At a Washington bookstore appearance that year, the author said that Reagan deserved credit for helping to win the Cold War, but he added that “he made us pay a very, very high price for his triumphs” by neglecting some domestic issues and by creating “a new populism” in which government was the enemy.
Mr. Reeves considered Nixon temperamentally unsuited for politics at any level, as he wrote in his 2001 book, “President Nixon: Alone in the White House.”
“The power and opportunity of the presidency sometimes brought out the best in him, but it brought out more of the worst because he trusted almost no one,” Mr. Reeves wrote. “He assumed the worst in people, and he brought out the worst in them.”
Yet, as Mr. Reeves acknowledged in an interview for this obituary in 2017, he voted for Nixon when he ran against Kennedy in 1960, before his own politics had moved “left more than a tad.” He was a Democratic-leaning independent for a time, he said, and became a Democrat when his wife, Catherine O’Neill, ran unsuccessfully for the California State Senate in the 1970s. (Ms. O’Neill, a co-founder of the Women’s Refugee Commission, an advocacy group for displaced women and families, died in 2012.)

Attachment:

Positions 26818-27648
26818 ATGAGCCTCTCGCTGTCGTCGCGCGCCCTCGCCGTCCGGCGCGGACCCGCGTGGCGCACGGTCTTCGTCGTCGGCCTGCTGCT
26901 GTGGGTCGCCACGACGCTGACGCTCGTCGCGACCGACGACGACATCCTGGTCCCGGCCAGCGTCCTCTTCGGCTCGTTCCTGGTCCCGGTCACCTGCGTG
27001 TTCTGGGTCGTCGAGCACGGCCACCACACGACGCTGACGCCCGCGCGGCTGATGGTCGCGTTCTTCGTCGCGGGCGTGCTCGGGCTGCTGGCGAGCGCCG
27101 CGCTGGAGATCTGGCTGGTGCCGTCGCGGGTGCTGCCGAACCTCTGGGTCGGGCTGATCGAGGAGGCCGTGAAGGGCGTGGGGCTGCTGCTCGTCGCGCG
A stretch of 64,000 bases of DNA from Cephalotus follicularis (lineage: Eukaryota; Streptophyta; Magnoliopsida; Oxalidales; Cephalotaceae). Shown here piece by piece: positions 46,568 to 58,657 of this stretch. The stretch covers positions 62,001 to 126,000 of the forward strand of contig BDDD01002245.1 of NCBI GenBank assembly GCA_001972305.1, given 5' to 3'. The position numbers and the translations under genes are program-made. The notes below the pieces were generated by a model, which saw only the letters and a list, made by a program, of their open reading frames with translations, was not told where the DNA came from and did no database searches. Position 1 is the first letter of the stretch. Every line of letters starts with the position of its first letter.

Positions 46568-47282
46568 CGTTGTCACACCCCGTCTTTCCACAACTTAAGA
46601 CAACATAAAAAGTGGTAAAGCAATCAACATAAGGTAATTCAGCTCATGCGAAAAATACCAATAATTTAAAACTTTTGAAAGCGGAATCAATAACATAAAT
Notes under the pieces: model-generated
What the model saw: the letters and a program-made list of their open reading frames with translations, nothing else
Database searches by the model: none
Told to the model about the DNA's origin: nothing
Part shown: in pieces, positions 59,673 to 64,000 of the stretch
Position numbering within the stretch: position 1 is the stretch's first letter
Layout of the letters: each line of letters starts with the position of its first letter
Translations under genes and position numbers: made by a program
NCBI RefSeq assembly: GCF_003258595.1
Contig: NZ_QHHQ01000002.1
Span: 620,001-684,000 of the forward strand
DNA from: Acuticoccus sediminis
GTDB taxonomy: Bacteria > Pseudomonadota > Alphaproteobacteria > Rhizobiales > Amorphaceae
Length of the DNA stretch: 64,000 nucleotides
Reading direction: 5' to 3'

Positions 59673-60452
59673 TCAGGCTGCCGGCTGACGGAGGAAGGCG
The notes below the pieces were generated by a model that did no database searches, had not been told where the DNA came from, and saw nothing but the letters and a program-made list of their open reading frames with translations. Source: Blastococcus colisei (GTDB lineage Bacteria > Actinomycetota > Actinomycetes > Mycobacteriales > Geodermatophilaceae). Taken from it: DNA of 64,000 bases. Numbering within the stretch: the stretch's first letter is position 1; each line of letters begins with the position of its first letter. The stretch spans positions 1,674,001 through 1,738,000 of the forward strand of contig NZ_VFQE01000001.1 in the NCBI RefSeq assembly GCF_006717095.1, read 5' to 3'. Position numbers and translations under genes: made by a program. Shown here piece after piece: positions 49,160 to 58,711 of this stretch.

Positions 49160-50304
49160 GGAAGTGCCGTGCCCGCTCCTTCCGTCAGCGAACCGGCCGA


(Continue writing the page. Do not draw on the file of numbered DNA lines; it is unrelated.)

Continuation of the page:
Mr. Reeves found much to criticize in Kennedy, not least Kennedy’s decision to dip the American toe into the Vietnam quagmire, and much to admire, like his summoning of young Americans to public service. And Mr. Reeves understood the charisma that transformed Kennedy from man to martyr to myth.
“It was almost as if those around him were figures in tableaux, who came alive only when John Kennedy was in place at the center,” he wrote in “President Kennedy: Profile of Power,” a book, published in 1993, that many consider his best. “He was an artist who painted with other people’s lives. He squeezed people like tubes of paint, gently or brutally, and the people around him — family, writers, drivers, ladies-in-waiting — were the indentured inhabitants serving his needs and desires.”
Richard Furman Reeves was born in New York City on Nov. 28, 1936, and grew up in Jersey City. His father, Furman W. Reeves, a Republican, was a judge in Hudson County, N.J.; his mother, Dorothy (Forshay) Reeves, had been an actress in early movies.